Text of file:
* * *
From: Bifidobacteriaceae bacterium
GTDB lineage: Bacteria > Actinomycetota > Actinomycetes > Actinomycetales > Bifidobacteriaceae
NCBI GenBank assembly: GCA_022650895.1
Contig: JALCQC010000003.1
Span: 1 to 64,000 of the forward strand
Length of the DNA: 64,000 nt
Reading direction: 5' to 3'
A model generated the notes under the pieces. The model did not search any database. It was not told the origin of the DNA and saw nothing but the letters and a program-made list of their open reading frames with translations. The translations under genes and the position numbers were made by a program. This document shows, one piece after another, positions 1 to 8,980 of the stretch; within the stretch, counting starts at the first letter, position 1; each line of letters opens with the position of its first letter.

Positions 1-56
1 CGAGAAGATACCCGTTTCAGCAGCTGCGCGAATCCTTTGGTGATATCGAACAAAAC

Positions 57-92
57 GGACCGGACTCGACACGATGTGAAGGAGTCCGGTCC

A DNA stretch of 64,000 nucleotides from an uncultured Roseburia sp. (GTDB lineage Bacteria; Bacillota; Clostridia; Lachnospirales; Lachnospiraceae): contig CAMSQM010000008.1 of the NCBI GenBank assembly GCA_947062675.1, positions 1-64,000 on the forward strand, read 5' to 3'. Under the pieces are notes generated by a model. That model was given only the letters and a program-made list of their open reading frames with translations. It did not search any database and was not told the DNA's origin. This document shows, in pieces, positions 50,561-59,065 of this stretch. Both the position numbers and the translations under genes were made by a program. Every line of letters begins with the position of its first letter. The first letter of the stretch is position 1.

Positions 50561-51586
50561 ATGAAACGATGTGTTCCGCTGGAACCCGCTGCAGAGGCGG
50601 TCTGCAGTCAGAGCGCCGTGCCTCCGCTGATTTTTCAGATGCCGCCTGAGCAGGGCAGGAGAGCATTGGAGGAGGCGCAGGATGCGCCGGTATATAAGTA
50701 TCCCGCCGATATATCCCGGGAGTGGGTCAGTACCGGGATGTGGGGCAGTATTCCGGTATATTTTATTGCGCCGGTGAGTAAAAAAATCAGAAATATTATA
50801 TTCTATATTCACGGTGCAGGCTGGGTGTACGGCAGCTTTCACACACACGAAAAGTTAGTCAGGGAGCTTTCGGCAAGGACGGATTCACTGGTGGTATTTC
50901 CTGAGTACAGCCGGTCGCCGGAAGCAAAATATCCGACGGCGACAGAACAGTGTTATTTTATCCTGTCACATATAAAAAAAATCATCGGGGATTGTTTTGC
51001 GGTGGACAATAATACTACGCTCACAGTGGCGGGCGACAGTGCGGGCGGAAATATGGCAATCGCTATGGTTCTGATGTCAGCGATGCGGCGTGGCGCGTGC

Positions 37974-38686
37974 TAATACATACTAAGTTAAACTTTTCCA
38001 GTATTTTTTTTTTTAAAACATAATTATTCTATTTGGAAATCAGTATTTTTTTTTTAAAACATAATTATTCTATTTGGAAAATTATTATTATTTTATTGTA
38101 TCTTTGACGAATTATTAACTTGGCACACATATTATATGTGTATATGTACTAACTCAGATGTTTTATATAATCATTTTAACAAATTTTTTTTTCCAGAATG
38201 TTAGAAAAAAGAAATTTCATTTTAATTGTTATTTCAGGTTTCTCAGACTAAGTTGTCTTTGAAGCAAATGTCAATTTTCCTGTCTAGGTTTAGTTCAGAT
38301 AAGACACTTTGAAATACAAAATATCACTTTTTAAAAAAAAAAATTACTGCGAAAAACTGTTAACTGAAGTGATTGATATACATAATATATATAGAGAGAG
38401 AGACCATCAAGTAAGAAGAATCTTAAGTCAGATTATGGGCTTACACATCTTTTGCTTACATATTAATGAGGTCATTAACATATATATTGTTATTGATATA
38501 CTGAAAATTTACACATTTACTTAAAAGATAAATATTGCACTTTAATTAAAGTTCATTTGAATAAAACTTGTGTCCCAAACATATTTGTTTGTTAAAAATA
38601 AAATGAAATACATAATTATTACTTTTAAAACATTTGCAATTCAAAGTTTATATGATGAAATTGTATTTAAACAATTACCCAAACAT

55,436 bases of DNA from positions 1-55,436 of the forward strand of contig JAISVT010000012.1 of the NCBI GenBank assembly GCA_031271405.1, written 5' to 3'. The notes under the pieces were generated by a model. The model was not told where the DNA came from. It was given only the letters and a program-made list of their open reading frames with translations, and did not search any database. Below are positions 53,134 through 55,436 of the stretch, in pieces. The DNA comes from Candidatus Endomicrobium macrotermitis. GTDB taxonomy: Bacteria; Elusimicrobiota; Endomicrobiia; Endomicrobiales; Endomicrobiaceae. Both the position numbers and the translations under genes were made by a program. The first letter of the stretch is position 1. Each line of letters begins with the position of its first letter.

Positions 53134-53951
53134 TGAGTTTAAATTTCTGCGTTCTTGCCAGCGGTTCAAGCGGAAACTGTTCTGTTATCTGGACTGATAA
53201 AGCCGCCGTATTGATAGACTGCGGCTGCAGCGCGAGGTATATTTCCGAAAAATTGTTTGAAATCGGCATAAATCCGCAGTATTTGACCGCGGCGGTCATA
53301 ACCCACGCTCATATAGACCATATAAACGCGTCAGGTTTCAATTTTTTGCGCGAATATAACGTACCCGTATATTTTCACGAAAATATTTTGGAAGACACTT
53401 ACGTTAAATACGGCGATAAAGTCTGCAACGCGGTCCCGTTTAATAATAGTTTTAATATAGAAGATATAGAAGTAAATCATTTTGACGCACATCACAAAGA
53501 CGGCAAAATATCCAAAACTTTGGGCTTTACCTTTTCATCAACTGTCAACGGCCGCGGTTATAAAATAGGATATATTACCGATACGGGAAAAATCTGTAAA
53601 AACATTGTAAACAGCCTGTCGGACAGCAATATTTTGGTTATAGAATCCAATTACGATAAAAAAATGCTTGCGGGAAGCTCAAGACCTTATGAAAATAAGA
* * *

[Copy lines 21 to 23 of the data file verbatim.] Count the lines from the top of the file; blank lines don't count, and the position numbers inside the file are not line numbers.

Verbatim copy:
Positions 37974-38686
37974 TAATACATACTAAGTTAAACTTTTCCA
38001 GTATTTTTTTTTTTAAAACATAATTATTCTATTTGGAAATCAGTATTTTTTTTTTAAAACATAATTATTCTATTTGGAAAATTATTATTATTTTATTGTA